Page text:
The Iraqi prime minister was accused of “crying wolf” Thursday after he suddenly announced that the Islamic State was plotting to launch attacks on subways in the U.S. and in Paris.
Haider al-Abadi dropped that bombshell during a brief meeting with reporters at the United Nations, citing “accurate reports” from back home in Baghdad.
But as local officials scrambled to reassure the public that they were prepared for any threat, the National Security Council poured cold water on Abadi’s announcement and U.S. Rep. Pete King (R-Long Island) threw diplomacy aside and blasted the Iraqi leader.
“If you cry wolf,” King said, people will stop listening to real threats “and you will have more casualties.”
King, who chairs the US House Subcommittee on Counterterrorism and Intelligence, said “there is absolutely no evidence” that at an ISIS attack on New York City was imminent.
“People should not take it seriously until they are told by the NYPD, by the FBI or by Homeland Security that there is something there,” he said. “And I don’t expect anything to be there.”
Police Commissioner Bill Bratton agreed that the ISIS threat has been overblown and said the NYPD was waiting for a “clarification of the Iraqi prime minister’s remarks.”
Abadi made the claim a day after he met with President Obama and Arab leaders at the U.N. to discuss the ongoing bombing campaign against ISIS, a brutal Sunni Muslim militant group that has beheaded U.S. reporters and gobbled up huge swaths of Iraqi and Syrian territory.
Ben Rhodes, a White House national security aide, said Abadi didn’t say a word about any ISIS plot at that meeting.
“We would certainly take seriously any information they’re learning as they have ISIL operatives detained,” he said.
Abadi, who has been prime minister for just over a month, told reporters the plotters were ISIS fighters from the U.S. and France who are currently in Iraq.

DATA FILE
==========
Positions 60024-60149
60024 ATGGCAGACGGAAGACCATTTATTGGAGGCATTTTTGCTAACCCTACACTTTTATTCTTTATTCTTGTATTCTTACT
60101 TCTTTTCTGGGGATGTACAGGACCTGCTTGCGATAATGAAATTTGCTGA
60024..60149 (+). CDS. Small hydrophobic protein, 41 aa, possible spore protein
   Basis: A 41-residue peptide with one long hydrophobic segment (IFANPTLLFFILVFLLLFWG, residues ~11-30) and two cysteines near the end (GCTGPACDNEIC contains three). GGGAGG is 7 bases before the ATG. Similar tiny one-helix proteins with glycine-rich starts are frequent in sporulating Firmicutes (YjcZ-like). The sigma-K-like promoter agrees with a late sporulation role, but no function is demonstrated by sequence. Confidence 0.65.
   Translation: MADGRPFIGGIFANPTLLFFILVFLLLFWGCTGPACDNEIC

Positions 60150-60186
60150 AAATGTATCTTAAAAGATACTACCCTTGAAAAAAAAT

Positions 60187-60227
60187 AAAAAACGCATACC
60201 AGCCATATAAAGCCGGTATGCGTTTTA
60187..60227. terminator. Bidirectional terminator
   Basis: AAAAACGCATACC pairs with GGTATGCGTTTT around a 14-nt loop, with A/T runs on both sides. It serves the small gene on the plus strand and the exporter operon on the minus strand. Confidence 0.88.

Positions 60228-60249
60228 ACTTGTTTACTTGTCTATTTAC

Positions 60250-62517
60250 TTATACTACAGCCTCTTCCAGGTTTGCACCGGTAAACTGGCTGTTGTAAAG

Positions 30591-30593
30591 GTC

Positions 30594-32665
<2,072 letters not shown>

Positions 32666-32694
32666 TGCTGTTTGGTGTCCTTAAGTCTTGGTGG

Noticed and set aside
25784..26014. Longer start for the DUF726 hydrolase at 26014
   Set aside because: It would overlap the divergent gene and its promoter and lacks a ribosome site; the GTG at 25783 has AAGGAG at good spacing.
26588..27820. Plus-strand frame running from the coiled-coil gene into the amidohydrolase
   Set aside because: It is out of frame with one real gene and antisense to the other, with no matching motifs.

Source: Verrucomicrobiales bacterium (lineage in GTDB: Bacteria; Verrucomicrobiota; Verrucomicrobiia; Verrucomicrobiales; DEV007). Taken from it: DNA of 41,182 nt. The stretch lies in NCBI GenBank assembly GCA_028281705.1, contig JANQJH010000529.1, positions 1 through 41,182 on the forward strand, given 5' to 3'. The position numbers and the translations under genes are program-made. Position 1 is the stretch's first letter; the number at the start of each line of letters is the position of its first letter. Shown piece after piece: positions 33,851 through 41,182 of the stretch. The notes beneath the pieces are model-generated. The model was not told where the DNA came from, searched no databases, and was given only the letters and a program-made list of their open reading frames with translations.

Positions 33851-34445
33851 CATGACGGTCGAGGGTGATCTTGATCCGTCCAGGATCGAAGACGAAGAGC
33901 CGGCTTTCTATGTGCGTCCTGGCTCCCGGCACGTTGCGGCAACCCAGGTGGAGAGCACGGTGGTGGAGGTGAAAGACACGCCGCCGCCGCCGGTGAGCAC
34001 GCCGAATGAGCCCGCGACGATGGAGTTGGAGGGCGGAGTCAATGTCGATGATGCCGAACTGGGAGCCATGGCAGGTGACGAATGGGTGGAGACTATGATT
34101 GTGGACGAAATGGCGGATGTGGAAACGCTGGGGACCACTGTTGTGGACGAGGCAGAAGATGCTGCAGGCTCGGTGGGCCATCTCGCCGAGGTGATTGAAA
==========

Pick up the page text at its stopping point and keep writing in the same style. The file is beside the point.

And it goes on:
“Today, while I’m here, I’m receiving accurate reports from Baghdad, where there was an arrest of a few elements, and there are networks planning from inside Iraq” to attack “in the metros of Paris and the U.S.,” he said.
“Yes,” Abadi answered when asked if the ISIS attacks were imminent.
“No,” he replied when asked if they had been thwarted.
Abadi divulged no other details about the alleged scheme to cause mayhem in the two countries that have been leading the charge against the murderous ISIS militants.
Minutes later, John Miller, the NYPD’s anti-terrorism czar, announced the department was on the case.
“We are aware of the Iraqi prime minister’s statements and we are in close contact with the FBI and other federal partners as we assess this particular threat stream,” he said in a statement.
“New York City normally operates at a heightened level of security and we adjust that posture daily based on our evaluation of information as we receive it.”
Mayor de Blasio chimed in as well
“The Mayor’s office is aware of the reports and the city takes any threat seriously,” spokesman Phil Walzak said. “We are in close consultation with the NYPD and other law enforcement agencies.”
Gov. Cuomo also weighed in.
“Over the past few weeks we have already begun to increase security at mass transit sites,” he said.
But NSA spokeswoman Caitlin Hayden cast doubt on Abadi’s assertions.
“We have not confirmed such a plot, and would have to review any information from our Iraqi partners before making further determinations,” Hayden said. “We take any threat seriously and always work to corroborate information we receive from our partners. We’re obviously very focused on the issue of foreign fighters, as you saw evidenced yesterday at the Security Council session the President chaired.”
And an NYPD source told The Daily News the department was tipped off three weeks ago about a vague threat against city subways the suburban rail systems that never materialized.
Abadi’s warning, the source added, could be a repeat of what the NYPD was told earlier.
While Abadi did not specify which U.S. mass transit system was in the crosshairs of ISIS, the New York City subway is the nation’s largest and the likeliest target for a terror attack.
Straphangers did not appear to be rattled.
“Anything is possible, but I’m not afraid,” said Nyoshe Fogah, 30, a nursing assistant from the Bronx waiting for the A train at 145 St. “Crazy things happen all over, especially in New York. You’ve got to get on with your life.”
NY Daily News